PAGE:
Evom: Convert & Transfer Movies From Your Computer and the Web


I must admit, getting an iPhone has changed my media consumption habits a great deal. Pre-iPhone I would always have my iPod with me to listen to music, but that is all I would do. Now that I have my iPhone, I still listen to music from the iPod feature and stream music, but I also actually watch movies. Even though I had an iPod video before my iPhone I never watched videos on it; the screen was simply too small.

I am always on the hunt for software that makes my life easier, and I have finally found the holy grail of simple video conversion: Evom.

Before I found Evom, I was using HandBrake. HandBrake is “an open-source, GPL-licensed, multiplatform, multithreaded video transcoder, available for MacOS X, Linux and Windows.” I will be the first to admit that HandBrake can handle pretty much any video thrown out it (and it’s free!), but it is definitely not “drag and drop.” I am sure a lot of users love the ability to tweak every little video setting, but I simply do not care. I want to drag a video into the program and completely forget about it. Enter Evom.


Converting a video is a two-step process: Select or drag movies, folders, or links into Evom, and then select your destination. If your destination is your iPod, Evom will automatically import the video into your iTunes library. Next time I sync my iPhone, my files are already there waiting for me, which is great because I usually load my iPhone with videos the night before traveling while I am trying to pack, so having my videos ready to go is a great time saver.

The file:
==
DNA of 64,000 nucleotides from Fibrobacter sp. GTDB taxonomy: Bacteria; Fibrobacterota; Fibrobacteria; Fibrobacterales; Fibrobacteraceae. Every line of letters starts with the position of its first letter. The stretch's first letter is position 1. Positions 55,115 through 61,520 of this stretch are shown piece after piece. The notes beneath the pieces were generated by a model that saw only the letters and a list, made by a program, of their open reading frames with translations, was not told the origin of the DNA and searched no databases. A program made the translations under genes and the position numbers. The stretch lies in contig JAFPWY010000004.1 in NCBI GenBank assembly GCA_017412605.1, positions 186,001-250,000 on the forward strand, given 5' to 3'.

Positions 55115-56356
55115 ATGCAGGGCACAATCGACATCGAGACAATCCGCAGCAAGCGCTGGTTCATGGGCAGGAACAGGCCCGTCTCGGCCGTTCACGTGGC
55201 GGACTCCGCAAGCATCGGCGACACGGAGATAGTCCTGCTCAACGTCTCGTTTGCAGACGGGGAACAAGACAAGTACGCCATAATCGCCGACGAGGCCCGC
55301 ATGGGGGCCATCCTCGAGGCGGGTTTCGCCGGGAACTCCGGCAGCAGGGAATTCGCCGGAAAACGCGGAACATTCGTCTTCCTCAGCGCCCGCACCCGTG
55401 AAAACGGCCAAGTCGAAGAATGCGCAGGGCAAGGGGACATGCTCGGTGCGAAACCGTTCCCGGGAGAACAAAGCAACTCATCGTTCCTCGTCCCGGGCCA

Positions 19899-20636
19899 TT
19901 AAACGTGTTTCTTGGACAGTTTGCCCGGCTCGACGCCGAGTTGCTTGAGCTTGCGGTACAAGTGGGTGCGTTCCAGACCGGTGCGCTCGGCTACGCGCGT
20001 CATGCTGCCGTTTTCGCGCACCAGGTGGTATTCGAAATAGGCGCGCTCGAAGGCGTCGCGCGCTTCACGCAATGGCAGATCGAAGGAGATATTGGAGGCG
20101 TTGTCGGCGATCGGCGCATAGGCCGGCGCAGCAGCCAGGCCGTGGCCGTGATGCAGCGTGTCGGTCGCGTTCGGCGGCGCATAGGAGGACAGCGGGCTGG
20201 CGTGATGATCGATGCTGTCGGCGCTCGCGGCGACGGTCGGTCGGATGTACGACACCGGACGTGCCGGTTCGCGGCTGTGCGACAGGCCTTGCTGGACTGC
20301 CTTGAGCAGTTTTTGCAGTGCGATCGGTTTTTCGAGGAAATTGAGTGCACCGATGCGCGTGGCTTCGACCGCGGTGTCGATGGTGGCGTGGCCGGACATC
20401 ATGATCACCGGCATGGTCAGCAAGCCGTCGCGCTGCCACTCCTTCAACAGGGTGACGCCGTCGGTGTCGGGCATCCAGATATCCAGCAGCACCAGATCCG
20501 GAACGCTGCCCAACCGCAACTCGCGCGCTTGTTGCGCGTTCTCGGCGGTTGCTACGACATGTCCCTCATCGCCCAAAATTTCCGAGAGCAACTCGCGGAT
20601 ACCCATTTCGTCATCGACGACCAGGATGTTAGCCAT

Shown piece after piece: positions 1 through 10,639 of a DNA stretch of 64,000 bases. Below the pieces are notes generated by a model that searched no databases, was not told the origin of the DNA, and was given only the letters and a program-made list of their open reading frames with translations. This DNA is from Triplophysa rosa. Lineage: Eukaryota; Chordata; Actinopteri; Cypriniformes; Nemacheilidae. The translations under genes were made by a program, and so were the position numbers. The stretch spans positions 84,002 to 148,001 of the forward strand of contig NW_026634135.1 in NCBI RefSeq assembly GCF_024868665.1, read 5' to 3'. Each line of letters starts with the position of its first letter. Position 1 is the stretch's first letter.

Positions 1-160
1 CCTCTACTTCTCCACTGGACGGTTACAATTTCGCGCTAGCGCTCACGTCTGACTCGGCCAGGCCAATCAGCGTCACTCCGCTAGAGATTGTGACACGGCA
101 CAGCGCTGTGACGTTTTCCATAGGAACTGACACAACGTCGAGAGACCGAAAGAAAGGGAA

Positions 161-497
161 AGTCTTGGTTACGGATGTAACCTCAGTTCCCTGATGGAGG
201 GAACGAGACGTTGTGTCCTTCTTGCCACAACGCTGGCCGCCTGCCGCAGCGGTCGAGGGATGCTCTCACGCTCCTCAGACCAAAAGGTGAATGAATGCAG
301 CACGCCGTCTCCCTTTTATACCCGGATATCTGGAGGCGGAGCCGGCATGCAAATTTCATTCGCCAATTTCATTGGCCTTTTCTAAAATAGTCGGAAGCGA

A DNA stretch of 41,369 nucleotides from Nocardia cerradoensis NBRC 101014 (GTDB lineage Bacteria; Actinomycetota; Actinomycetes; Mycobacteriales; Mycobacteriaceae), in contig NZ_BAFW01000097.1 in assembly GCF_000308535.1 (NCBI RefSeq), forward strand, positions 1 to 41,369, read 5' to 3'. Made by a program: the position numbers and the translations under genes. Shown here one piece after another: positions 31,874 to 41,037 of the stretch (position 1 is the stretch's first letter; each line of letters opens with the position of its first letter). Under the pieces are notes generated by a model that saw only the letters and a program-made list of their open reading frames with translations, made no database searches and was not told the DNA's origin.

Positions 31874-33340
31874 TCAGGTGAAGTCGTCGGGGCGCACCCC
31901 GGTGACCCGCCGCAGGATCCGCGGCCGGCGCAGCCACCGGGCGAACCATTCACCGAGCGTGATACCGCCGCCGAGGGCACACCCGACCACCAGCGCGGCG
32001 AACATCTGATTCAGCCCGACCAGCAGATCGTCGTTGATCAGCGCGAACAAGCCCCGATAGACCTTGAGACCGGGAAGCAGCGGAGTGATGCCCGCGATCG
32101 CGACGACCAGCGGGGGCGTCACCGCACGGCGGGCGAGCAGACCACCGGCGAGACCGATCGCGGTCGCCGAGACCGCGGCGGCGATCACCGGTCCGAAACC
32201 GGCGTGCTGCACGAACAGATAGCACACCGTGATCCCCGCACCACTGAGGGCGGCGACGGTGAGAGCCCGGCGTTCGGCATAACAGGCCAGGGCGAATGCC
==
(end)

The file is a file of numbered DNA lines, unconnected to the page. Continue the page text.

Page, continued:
Another cool feature of Evom is the browser bookmarklet. Add the Evom bookmarklet to your browser, and you get one-click-downloading on flash video sites like YouTube.

As you can probably tell, I love the simplicity of Evom and am very excited for the final version to be released; however, Evom is currently in beta. There is no price listed on Evom’s web site, but after poking around in the preferences of the current version, it is clearly going to be a paid application. Unfortunately, when I clicked the “Buy a License” button in the preferences section of Evom I was brought to a broken URL, so I have no actual evidence of what the application will cost when the developers take the software out of beta.


It should be noted that a single user license of iPod Rip, the software that lets you copy music and movies off your iPod onto your computer that was developed by the same company, costs $19.95, so I would guess that Evom would be priced similarly.